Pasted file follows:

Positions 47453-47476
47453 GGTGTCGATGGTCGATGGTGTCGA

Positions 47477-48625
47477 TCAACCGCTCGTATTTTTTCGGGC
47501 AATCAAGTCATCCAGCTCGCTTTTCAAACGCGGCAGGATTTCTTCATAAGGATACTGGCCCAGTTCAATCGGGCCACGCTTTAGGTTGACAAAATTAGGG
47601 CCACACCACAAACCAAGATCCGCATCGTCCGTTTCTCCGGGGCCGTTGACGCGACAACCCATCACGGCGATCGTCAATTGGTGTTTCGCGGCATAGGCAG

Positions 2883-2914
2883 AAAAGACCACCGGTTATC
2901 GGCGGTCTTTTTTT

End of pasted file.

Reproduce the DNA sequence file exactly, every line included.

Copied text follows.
Positions 47453-47476
47453 GGTGTCGATGGTCGATGGTGTCGA

Positions 47477-48625
47477 TCAACCGCTCGTATTTTTTCGGGC
47501 AATCAAGTCATCCAGCTCGCTTTTCAAACGCGGCAGGATTTCTTCATAAGGATACTGGCCCAGTTCAATCGGGCCACGCTTTAGGTTGACAAAATTAGGG
47601 CCACACCACAAACCAAGATCCGCATCGTCCGTTTCTCCGGGGCCGTTGACGCGACAACCCATCACGGCGATCGTCAATTGGTGTTTCGCGGCATAGGCAG

Positions 2883-2914
2883 AAAAGACCACCGGTTATC
2901 GGCGGTCTTTTTTT